05 April 2013

Should You Take the Money Now?

With the reported record $100B of dry powder that private equity funds must deploy in 2013, it seems logical for a growing company to partner with a financial investor right now.  While the surplus cash can lead to favorable terms,  is it better for an entrepreneur to wait ?   Or does the current frothy investment appetite make it an ideal time take the private equity plunge?
Generally speaking, delaying a sale is better.  From a financial standpoint, valuations tend to accelerate as a company grows.  In a good market, a $1M bottom line may yield a $4M valuation (4x); but doubling the bottom line might yield a three times better valuation ($12M).  Thanks to "multiple expansion," a dollar of cash flow is worth more as an enterprise grows.  There are many factors as to why, but the primary reason is an increased supply of money available for larger deals.  There are also other critical factors that tend to work in your favor as a bigger concern, such as negotiations around corporate governance and control issues.

However, outside of price, there might be business reasons why it's better to bring in financial sponsors now.  PE firms are very well connected and good at scaling businesses.   They also can help mitigate risks such as competitive threats or large capital investments that an entrepreneur may not want stomach on his or her own.  PE shops are also good at building seasoned management teams and helping to grow company infrastructure.  If any of these areas are critical to the success in the near term, than it might be the right time for a partnership.
Of course, the timing alone is not the only consideration for taking institutional equity.  According to that same Bloomberg article, over 1/4 of PE firms are expected to fail.  Diligence around the track record of a firm is key; If the firm is not around for the second bite of the apple, then the lofty valuation on the front end doesn't mean as much.  Also, goal alignment is also important.  For example, private equity is not "patient capital."  Your business will be sold to the highest bidder at some point in time.  There's no emotional ties to the business and the clock starts on day one.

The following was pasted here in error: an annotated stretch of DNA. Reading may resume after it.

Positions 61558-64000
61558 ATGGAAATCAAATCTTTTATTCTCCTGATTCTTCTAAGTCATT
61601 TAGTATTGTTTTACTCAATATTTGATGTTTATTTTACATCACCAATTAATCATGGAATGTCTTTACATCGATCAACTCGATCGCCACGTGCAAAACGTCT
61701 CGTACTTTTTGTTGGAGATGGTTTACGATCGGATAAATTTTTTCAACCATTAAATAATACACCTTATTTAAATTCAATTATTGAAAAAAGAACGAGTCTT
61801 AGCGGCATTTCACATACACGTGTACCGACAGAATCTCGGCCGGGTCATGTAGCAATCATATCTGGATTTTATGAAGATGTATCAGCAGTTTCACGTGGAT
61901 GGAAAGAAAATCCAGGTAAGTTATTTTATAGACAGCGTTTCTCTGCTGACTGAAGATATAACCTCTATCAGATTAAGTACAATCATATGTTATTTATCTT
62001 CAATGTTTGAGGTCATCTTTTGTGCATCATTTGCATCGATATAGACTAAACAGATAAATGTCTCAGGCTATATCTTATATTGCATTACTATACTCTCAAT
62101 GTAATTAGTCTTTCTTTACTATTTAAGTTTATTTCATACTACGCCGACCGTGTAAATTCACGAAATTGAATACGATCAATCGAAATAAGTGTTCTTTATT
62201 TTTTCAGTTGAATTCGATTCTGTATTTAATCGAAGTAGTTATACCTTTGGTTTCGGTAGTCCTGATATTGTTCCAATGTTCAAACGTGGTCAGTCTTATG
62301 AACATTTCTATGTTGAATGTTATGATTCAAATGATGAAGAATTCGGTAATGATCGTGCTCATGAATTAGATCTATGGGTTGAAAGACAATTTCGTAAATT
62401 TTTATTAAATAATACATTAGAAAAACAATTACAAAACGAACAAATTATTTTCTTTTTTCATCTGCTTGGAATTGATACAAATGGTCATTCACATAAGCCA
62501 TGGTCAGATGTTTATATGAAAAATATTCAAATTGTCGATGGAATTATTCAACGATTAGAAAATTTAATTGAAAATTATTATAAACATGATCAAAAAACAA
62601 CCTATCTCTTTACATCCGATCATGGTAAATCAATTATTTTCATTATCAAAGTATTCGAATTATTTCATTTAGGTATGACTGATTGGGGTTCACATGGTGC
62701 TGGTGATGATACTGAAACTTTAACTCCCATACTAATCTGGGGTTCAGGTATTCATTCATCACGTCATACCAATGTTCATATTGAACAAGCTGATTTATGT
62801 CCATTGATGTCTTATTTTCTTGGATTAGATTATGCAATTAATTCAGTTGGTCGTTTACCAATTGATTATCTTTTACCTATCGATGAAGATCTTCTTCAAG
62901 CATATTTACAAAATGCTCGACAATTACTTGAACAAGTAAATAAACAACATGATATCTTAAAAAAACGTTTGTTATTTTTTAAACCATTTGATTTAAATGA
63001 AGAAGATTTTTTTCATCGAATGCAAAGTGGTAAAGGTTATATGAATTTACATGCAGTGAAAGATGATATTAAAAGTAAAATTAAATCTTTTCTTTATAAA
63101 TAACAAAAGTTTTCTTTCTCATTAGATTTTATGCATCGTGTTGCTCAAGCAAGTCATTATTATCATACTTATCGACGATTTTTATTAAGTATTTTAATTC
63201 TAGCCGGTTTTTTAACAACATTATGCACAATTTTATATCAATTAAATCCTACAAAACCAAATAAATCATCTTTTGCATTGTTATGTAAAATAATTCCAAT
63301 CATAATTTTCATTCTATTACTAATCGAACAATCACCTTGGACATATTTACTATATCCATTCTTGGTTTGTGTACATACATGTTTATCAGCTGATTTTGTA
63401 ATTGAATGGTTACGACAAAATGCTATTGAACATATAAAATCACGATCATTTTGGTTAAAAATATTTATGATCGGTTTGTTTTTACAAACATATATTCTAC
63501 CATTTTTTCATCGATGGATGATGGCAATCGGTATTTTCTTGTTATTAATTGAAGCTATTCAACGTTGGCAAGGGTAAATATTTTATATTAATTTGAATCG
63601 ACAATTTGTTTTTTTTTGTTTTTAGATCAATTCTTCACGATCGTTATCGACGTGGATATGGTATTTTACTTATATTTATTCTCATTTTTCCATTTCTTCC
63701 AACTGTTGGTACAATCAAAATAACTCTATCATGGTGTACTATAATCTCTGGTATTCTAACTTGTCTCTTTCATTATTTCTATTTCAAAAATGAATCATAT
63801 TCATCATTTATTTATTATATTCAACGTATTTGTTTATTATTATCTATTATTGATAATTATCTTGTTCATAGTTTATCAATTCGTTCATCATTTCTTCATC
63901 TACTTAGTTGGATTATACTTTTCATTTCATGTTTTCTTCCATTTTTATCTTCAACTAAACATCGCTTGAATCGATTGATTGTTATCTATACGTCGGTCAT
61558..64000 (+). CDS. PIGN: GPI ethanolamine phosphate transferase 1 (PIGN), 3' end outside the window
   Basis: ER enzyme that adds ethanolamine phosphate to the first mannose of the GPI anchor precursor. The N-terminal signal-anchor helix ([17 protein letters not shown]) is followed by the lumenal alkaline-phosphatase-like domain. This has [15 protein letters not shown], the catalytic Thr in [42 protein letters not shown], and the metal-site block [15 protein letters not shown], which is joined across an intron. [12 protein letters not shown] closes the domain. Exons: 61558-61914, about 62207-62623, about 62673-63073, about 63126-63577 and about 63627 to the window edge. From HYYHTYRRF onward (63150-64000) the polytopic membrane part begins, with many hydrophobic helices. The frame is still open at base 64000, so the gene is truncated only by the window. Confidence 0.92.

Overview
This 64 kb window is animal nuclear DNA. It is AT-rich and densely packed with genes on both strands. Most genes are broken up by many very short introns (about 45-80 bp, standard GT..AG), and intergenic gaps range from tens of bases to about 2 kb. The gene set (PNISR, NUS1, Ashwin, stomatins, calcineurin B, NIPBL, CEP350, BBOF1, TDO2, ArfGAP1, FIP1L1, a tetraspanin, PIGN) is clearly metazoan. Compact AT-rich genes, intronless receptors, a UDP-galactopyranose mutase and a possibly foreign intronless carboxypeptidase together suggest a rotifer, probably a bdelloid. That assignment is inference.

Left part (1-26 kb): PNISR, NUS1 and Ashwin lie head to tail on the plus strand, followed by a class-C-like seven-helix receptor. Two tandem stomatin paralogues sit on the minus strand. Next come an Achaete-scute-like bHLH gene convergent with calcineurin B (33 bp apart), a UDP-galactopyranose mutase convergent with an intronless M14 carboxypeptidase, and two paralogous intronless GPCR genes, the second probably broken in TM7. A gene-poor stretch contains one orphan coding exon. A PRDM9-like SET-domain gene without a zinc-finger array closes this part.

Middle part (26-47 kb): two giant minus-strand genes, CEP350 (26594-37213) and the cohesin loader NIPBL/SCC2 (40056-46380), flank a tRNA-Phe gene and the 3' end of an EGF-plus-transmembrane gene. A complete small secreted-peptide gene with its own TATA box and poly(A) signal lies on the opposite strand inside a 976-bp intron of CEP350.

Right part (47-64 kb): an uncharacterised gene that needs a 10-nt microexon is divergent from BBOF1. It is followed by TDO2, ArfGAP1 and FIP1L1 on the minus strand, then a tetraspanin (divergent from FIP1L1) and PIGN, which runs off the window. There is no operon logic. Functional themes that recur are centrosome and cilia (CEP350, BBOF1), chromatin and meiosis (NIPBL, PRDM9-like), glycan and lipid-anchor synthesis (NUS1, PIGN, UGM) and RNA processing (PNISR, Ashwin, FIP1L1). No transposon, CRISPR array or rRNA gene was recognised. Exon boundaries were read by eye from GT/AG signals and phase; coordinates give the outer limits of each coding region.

Current private equity valuations certainly offer an attractive way to deepen your company's coffers (and your personal one).  But an entrepreneur must balance taking chips off the table with avoiding giving too much away too soon.  Working from the perspective of the long-term needs of the business is probably the best thing an entrepreneur can do to decide.  It's more important to gauge whether a financial partner can help grow the your business rather than whether or not you are getting a great price.  Even though the macro environment may change, a good business will always have a buyer.  But then again, if November rolls around and there's still money on the sidelines, they may just force the island vacation on you.    

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